So as far as advanced capitalist states are concerned, there are simply no grounds for this claim that they are in a fight for their existence. Of course, in the rise and spread of capitalism, lots of states have disappeared: almost all the indigenous states of Africa and the Americas were destroyed. But as capitalism spreads and consolidates across the world, the main powers are increasingly reluctant to tamper with the division of the world into different geographical states. Look at the Americans in Iraq: they didn’t go down the road of breaking the whole thing up. The real drive of capitalist states is not to wipe other capitalist states off the face of the earth; it’s to change their internal regimes, again something that realists don’t concern themselves with. Capitalism involves an endless struggle for value streams, and the social preconditions for the right kinds of value streams to come out of different areas—and capitalist states get very agitated if other states create spheres of influence which cut them out of the value stream. So there are tremendous efforts to restructure the internal regimes of states, along with, of course, efforts to restructure the external regimes. One of the absurdities in so much of the orthodox economic discussion is the way people talk about markets: ‘the market’ does this, ‘the market’ does that. Markets are like clothes—all shapes and sizes. And how a market is shaped—who wins in it—is a hugely important political question.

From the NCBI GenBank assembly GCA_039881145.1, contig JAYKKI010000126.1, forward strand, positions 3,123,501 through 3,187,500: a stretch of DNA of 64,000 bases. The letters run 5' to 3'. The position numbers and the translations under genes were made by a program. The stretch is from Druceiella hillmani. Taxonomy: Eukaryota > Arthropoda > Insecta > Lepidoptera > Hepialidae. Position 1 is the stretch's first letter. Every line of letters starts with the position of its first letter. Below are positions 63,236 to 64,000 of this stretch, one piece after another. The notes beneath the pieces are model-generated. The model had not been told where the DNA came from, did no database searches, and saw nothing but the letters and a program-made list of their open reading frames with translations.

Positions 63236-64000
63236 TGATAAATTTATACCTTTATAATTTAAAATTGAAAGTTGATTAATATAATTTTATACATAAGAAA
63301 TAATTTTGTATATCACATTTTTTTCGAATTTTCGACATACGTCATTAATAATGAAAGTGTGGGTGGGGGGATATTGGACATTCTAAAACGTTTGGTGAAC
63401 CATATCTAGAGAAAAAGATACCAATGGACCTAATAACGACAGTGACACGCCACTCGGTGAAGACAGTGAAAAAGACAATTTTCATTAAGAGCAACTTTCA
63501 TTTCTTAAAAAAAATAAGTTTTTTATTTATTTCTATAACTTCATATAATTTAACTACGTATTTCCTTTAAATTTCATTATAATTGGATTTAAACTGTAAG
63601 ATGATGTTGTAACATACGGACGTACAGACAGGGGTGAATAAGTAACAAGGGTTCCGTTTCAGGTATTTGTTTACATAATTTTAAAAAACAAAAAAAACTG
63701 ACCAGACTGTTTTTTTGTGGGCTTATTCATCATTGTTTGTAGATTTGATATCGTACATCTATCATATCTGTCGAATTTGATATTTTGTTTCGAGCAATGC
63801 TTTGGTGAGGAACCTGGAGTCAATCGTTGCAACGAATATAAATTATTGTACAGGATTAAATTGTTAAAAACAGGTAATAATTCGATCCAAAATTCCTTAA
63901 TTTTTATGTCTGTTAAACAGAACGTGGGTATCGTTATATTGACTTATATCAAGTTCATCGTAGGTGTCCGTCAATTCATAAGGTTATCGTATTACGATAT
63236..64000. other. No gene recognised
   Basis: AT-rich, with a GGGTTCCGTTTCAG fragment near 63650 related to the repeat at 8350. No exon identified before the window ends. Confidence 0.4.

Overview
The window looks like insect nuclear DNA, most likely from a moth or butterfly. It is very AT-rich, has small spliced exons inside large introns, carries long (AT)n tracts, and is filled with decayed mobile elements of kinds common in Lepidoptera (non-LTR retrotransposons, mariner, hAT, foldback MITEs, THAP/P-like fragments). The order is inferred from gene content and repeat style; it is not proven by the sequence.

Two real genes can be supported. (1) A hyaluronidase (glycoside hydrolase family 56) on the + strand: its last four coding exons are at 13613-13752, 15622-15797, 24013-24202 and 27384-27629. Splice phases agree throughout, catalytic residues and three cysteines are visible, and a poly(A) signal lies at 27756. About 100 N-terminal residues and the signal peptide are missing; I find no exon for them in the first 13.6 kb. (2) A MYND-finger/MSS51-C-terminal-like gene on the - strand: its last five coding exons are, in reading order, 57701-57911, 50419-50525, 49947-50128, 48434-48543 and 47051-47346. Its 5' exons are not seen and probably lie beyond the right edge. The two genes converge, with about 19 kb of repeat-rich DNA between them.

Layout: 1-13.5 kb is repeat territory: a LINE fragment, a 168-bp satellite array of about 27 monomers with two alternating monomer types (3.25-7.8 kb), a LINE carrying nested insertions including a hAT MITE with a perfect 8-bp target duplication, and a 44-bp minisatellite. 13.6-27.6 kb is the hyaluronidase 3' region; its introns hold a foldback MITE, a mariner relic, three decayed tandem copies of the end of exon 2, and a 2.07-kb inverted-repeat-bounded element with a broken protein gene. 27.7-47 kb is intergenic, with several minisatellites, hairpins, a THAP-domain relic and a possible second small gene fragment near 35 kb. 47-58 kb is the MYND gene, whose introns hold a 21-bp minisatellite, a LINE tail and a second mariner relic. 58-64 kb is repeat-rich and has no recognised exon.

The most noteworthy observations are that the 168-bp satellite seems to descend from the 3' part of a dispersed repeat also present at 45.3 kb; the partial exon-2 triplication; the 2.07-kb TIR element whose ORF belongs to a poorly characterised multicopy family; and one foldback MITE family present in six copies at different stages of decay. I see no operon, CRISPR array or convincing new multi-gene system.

How do you see the relationship between capital in the us and state power? Who are the agents behind particular state policies—how does the state determine what its policy is?

Firstly, the United States is in a lot of difficulties at the moment. Given what I’ve said about the importance of regime-shaping, the extent to which leading states can actually solve the problems of other capitalisms, in a way that enables them to flourish, is a very big issue. Power, in that context, is the capacity to give a development perspective to others. In my opinion, American claims to be able to do that are under huge challenge right now.